Gender, thou art a construct


The streetlights during Pride Week in Soho: an example of London’s efforts for equality and inclusivity.A promising young artist explores and confronts gender and gendered perception through theater classes in London.

by Eliza Mantz '18
Artist Development Fellow '16

A resident of Leverett House concentrating in Theater, Dance & Media with a secondary in African and African American Studies, Eliza Mantz '18 was awarded a 2015-16 Artist Development Fellowship to attend theater classes this summer at the London Academy of Music and Dramatic Arts (LAMDA). Mantz is a board member of the Harvard-Radcliffe Dramatic Club and Coordinator of the Loeb Experimental Theater. She has also worked as a Marketing Department intern at the American Repertory Theater and is a proctor for the Freshman Arts Program, and plans to pursue a career in theater. In this post, Mantz reports from London about how gender differences led her to realize the truth of a certain Shakespearean character. (She also writes for her own blog, EBM in Londontown.)

Eliza Mantz at LAMDA.
Grace Ann Roberts (left) as Camillo and Eliza Mantz '18 (right) as King Leontes in Shakespeare's The Winter's Tale at the London Academy of Music and Dramatic Arts.

It has been clear since I first stepped foot in a British theater this summer that there is something so distinctly different about the way that contemporary English theaters approach casting Shakespeare plays. The presence of flexibility and imagination is so palpable, boldly and unquestioningly opening up stages to people of color, women, and people of different abilities. While I have already gained infinite insight studying this as an audience member, I’ve also brought that research into my classes, exploring gender as it pertains to my work as an actor.

I’ve spent the last few weeks at LAMDA working on the character of King Leontes from The Winter’s Tale, exploring Act I, Scene ii with another woman in my class also playing a male. I approached the scene with a similar point of view as I had most of my past Shakespeare work—just be a person, pursue something (and maybe wear some unisex sneakers while you’re at it). I had a lot of breakthrough moments, and felt like I was creating something that was personal and honest.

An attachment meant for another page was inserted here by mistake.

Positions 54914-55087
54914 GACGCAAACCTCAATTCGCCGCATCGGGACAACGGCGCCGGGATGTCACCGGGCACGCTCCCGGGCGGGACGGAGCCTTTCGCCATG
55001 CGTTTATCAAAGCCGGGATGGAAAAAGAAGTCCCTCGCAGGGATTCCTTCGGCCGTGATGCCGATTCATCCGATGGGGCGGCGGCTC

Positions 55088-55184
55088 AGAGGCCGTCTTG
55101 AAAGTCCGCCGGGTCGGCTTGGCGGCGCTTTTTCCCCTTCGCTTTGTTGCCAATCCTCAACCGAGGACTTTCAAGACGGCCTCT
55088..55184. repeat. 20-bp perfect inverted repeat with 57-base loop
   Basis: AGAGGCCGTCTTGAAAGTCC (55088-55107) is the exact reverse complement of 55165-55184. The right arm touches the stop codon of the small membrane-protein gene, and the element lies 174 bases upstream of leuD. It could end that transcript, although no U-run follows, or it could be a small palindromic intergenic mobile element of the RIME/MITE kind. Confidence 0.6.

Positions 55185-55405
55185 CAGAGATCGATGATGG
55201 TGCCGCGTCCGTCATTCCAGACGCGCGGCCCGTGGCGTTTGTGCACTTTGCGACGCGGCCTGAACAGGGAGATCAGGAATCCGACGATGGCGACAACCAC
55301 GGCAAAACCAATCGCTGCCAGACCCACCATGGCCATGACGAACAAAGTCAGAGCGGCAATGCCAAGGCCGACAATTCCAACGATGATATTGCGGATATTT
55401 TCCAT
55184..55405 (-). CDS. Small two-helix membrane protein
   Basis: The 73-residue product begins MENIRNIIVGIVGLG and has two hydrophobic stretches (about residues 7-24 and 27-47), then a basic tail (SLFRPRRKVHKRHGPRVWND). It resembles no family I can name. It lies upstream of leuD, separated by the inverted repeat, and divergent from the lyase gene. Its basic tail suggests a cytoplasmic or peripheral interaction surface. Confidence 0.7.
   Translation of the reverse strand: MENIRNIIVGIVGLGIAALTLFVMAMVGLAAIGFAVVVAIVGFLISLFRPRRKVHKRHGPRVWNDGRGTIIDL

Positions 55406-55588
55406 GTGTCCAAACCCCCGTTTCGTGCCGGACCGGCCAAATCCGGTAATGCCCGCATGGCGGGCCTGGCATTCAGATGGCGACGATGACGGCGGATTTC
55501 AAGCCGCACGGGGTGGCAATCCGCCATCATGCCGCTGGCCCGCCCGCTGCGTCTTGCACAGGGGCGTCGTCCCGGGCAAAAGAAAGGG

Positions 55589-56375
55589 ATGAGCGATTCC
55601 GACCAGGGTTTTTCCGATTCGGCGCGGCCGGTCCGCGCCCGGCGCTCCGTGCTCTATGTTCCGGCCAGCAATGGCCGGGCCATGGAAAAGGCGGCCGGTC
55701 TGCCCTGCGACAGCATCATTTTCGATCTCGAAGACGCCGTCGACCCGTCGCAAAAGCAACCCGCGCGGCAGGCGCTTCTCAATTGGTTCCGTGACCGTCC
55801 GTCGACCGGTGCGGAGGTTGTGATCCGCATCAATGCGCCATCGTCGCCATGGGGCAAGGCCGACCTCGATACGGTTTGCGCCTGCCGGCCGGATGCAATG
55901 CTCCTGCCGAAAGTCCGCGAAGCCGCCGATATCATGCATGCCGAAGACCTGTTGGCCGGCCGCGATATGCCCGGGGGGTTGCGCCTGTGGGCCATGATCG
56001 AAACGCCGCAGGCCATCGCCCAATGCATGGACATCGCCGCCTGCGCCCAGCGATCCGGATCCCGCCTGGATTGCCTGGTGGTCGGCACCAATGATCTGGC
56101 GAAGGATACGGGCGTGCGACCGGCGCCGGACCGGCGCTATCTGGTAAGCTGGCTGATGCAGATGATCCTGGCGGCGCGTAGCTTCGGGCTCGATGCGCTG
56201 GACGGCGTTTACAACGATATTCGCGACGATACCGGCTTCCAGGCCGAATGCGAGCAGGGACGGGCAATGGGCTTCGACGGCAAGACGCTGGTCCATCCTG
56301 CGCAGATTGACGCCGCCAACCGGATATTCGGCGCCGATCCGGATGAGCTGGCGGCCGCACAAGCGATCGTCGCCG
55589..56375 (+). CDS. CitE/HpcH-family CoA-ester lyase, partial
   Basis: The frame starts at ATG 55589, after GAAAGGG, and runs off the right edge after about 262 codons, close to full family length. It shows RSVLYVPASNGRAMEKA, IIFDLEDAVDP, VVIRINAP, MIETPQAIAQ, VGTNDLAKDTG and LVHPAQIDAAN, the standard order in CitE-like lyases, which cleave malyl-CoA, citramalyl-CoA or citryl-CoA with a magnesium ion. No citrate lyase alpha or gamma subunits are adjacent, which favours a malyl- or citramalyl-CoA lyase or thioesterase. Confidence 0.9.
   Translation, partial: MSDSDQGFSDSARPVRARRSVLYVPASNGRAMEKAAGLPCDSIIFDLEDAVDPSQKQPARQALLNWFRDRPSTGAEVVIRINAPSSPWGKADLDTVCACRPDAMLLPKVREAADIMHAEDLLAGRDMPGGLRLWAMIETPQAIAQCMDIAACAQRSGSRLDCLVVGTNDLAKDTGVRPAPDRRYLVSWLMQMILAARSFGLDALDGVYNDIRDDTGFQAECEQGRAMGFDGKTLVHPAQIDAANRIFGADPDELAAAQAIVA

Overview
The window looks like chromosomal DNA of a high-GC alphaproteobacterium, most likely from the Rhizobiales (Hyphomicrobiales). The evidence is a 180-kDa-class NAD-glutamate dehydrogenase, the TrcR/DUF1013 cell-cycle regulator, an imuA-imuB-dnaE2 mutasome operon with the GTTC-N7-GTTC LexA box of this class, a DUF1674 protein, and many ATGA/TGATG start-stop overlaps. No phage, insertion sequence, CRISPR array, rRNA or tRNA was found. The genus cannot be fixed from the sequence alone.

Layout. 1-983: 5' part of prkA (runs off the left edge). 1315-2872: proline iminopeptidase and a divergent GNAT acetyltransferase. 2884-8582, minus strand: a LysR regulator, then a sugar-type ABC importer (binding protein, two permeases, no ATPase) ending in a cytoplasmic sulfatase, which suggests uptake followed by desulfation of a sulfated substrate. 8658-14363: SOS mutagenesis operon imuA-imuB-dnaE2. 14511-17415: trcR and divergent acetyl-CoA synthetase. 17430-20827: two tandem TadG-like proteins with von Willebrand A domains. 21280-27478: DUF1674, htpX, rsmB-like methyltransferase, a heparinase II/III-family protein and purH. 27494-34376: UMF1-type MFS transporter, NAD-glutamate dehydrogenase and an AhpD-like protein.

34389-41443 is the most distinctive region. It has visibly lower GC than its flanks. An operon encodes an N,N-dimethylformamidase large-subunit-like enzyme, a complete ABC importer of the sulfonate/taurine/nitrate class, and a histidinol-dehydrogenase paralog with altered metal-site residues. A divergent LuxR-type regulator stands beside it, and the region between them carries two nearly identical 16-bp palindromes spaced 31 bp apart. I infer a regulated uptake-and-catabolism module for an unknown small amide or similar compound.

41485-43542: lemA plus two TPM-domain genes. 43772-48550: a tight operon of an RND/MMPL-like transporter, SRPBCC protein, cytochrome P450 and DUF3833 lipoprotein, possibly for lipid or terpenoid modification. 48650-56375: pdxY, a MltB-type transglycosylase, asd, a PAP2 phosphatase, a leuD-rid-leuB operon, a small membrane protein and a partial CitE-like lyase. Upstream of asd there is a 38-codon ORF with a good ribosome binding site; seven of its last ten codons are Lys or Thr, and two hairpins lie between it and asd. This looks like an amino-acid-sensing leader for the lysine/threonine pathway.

But, what is personal and honest to me is reliant upon my experiences, my worldview and, unavoidably, my gender—not necessarily those of Leontes. I’m not a king, I’m not a raging, jealous, murderous man (although some who know me well may beg to differ), but I was trying so hard with my “honesty” to bridge those differences that in reality I was just letting my experiences take over his. My teacher, Rupert Hands, made a comment about this, and the work that came from that has profoundly changed me as an actor, gender aside. He told my partner and me that we can’t ignore the inherent differences between ourselves and our characters, especially when we are playing a different gender. Shakespeare has written an incredibly complex character based on perceived general truths and constructs about males of his time (many qualities of which can still be found today in certain walks of life where gender constructs are strongly set forth), which does play a huge role in Leontes’ actions and, consequently, the action of the play.  

Rupert asked me to not throw away my experiences as a young woman with a specific tactical palate and set of character traits, but also to not throw away the character himself and what is put down on paper in part because of his gender. My natural impulses in the scene essentially forced my inherently gendered perception of the world onto the character. But when I allowed the truth of the text to come into contact with my truth, that was when I was able to let loose the true Leontes and discover real honesty in the character—not just separate ideas of a character—and in myself. When I allowed my gender to come into contact with the character’s gender, that was when a real, unique person emerged. 

The Artist Development Fellowship program, jointly administered by the Office for the Arts at Harvard (OFA), the Office of Undergraduate Research and Fellowships, and Office of Career Services, awards 10-15 fellowships annually to promising and/or accomplished student artists and creators who have an unusual opportunity for artistic growth and transformation. The program is open to all undergraduates currently enrolled in Harvard College, and applications are evaluated by the Council on the Arts, a standing committee of the Faculty of Arts and Sciences. For more information, visit the OFA website or call 617.495.8676.